External Description

The house is constructed in dark red / brown bricks throughout - except the modern work to the parapet at roof level and the SE extension which are of yellower reused and unmatched bricks. The original bricks were pointed with lime mortar and tuck pointed. The vast majority of this work has been redone badly in cement mortar. A small section to the rear of the house survives showing the original pointing.

There is a raised brick string course three bricks deep between the ground and first floor on the north, east and south elevations.

Segmental arched window heads and the reveals of the windows are rendered.

The front doorcase has a pediment over Doric pilasters and fielded panel in the reveals of the doorway opening. There is a three light fan light over the door. The front door is the original six panel door. The steps in front of the door are of white marble with wrought iron railing either side.

Windows throughout are Georgian sliding sashes, except the modern attic casement windows.

There is a large tapered chimney stack to the rear of the property which serves the kitchen. In addition there is a chimney stack against the rear walls of the living and dining rooms to the front of the house.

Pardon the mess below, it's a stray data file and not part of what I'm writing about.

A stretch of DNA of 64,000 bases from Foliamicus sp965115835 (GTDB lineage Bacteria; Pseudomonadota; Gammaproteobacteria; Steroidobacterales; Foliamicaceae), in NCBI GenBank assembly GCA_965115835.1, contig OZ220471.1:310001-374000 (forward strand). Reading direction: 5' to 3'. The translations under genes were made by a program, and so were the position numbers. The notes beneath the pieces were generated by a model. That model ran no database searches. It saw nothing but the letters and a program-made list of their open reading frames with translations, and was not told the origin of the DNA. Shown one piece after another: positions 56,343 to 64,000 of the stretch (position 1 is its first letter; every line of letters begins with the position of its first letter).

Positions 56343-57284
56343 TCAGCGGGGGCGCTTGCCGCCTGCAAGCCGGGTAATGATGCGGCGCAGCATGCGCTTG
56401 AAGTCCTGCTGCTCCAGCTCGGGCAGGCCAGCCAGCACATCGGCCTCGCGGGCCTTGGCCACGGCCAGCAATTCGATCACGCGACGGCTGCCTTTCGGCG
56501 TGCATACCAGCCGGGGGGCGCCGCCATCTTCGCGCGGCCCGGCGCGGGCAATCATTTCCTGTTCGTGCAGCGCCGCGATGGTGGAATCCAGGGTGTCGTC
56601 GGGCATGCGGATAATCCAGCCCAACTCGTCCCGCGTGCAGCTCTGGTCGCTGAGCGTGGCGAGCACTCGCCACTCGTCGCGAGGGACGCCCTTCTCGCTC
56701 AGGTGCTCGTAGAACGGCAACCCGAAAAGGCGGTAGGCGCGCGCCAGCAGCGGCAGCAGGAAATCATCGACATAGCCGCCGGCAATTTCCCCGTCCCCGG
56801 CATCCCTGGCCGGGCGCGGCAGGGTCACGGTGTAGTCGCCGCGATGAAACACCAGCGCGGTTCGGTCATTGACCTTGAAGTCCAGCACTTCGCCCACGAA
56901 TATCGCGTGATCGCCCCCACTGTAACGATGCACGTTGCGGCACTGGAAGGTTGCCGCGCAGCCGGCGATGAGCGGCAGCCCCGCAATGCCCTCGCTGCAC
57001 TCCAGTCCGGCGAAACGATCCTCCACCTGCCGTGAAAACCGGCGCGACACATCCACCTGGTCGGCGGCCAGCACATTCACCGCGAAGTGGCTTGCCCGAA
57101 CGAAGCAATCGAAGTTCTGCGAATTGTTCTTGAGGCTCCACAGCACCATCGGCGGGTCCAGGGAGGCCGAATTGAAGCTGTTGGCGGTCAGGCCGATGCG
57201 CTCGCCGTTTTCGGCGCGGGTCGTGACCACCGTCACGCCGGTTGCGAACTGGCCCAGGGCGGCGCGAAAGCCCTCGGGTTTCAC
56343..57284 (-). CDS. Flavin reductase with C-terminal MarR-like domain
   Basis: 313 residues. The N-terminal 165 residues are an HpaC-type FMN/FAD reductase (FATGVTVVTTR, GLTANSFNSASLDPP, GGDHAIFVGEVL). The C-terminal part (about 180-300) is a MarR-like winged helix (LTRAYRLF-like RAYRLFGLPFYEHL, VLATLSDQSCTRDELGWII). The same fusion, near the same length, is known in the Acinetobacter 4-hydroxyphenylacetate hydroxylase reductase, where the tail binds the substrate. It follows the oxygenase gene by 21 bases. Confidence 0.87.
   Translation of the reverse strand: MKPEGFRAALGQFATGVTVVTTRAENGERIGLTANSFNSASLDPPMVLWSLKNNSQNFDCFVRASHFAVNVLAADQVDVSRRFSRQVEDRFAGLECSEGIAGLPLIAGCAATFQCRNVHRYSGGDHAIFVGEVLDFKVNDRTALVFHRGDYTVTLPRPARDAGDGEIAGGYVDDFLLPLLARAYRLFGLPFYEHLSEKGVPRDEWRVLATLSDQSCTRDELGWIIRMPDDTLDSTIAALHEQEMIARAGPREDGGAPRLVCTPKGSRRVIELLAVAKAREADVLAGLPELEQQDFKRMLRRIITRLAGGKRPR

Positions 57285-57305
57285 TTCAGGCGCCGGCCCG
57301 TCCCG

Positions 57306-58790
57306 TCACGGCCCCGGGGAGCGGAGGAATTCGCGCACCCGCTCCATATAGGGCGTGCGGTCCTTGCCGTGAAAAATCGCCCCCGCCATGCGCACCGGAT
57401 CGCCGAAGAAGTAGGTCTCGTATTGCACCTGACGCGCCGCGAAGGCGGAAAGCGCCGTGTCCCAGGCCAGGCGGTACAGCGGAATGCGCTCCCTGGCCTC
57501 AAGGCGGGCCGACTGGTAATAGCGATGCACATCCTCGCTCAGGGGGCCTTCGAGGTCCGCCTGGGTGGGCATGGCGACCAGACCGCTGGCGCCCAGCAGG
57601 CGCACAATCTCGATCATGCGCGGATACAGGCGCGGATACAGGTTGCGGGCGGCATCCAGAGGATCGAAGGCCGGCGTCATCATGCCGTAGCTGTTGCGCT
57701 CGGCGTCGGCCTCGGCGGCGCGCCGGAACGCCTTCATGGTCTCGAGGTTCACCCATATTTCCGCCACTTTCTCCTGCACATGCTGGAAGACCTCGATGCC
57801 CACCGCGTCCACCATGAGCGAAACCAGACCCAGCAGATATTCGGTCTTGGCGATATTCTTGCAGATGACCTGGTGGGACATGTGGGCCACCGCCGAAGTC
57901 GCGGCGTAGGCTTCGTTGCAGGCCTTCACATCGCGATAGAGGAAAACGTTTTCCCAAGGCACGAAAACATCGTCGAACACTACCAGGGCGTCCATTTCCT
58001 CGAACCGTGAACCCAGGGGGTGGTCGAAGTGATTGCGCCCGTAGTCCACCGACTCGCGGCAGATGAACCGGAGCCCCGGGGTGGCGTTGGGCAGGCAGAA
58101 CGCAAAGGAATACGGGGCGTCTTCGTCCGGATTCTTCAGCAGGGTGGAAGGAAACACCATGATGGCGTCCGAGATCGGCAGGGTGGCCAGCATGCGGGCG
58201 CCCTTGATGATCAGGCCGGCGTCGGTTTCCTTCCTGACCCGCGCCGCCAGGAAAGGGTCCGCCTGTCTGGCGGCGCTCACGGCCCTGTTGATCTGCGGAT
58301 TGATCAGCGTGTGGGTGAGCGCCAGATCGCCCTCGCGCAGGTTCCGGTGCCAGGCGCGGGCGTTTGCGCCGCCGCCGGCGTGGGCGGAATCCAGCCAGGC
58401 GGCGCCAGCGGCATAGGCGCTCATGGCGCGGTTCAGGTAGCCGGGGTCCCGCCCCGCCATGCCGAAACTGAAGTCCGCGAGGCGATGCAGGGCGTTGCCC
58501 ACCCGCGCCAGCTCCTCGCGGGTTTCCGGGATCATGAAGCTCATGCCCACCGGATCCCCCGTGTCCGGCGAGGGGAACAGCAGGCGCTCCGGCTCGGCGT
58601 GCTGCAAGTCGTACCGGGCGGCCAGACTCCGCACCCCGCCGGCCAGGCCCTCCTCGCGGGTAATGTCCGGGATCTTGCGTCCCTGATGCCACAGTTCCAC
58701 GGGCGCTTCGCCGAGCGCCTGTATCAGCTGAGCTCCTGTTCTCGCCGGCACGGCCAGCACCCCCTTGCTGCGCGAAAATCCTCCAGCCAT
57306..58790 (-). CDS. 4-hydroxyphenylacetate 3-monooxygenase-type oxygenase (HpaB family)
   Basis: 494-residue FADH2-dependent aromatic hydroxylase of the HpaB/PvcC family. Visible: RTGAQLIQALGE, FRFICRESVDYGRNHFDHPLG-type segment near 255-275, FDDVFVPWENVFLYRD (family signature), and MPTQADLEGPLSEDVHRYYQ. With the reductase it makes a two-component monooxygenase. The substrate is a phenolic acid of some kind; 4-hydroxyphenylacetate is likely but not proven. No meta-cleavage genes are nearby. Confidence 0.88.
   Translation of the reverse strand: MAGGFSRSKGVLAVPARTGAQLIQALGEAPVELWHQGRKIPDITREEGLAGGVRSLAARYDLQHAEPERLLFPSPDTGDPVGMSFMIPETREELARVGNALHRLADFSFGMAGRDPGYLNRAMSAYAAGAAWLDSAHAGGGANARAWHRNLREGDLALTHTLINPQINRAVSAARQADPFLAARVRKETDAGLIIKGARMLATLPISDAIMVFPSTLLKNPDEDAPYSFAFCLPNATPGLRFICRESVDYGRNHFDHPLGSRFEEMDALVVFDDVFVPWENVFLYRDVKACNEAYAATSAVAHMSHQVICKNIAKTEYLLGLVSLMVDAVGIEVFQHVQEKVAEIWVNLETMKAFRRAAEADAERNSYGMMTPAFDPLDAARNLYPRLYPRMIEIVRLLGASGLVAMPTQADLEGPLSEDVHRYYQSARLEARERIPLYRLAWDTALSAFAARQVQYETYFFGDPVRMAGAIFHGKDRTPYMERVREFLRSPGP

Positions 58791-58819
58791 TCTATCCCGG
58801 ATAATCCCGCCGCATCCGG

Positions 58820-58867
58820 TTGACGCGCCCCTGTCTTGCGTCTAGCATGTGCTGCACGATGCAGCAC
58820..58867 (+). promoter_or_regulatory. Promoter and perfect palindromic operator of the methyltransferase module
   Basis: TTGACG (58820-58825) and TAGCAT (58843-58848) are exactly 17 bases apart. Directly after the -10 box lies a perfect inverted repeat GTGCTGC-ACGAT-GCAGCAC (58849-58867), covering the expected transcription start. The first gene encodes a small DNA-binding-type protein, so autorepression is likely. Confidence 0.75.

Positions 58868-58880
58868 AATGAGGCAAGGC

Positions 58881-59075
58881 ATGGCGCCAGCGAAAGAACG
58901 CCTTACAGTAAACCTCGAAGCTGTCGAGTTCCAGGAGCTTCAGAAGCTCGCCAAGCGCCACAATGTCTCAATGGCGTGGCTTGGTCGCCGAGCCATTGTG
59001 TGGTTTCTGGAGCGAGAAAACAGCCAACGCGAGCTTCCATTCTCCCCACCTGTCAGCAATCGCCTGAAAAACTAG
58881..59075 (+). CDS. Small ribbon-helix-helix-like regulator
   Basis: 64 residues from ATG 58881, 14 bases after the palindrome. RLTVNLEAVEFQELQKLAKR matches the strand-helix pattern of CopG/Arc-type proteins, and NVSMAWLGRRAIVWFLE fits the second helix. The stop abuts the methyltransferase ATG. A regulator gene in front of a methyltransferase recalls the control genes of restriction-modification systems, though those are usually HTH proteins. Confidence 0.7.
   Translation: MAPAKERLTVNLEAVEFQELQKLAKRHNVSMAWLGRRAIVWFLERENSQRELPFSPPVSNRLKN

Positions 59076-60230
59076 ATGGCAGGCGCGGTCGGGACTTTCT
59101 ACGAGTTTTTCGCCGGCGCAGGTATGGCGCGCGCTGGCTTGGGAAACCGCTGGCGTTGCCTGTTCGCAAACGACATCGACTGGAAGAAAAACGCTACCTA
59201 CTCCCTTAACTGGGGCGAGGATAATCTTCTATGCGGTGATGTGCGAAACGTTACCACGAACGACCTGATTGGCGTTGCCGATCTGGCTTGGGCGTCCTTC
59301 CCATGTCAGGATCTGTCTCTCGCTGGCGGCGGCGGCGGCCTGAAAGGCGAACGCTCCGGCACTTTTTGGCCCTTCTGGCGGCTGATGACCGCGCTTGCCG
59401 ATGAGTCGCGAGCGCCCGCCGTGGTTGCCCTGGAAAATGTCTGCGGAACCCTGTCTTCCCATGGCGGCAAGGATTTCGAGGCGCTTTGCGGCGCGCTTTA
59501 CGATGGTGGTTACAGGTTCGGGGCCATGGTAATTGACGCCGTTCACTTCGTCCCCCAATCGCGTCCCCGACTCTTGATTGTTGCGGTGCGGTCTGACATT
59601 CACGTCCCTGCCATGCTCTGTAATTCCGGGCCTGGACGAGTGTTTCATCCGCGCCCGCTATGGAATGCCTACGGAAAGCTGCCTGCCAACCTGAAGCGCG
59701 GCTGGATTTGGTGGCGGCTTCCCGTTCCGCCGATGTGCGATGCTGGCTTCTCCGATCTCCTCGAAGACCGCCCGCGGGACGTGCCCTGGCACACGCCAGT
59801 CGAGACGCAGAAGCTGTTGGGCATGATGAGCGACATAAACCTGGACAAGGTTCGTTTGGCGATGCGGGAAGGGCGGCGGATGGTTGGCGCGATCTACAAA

The garden towards the river was the site of a large printworks. The possibility of industrial pollution and the archaeological impact of any work in this area should be considered in the management of this garden area. There is a large mound in the centre of the lawn towards the river which may be for simply ornamental tree planting or may have had a small garden building on it.

Historical Background

The 1840 Tithe map shows that Wandle Villa was owned by James Moore and tenanted by John Welsh. The neighbouring property was similarly owned by James Moore and tenanted by John Welsh and John Margetson and was a 'printing establishment' (125038). The property to the north was also owned by James Moore and tenanted by Benjamin Helps, William Palmer and Starey and is described as a 'block printing factory, counting house and yard' (125039).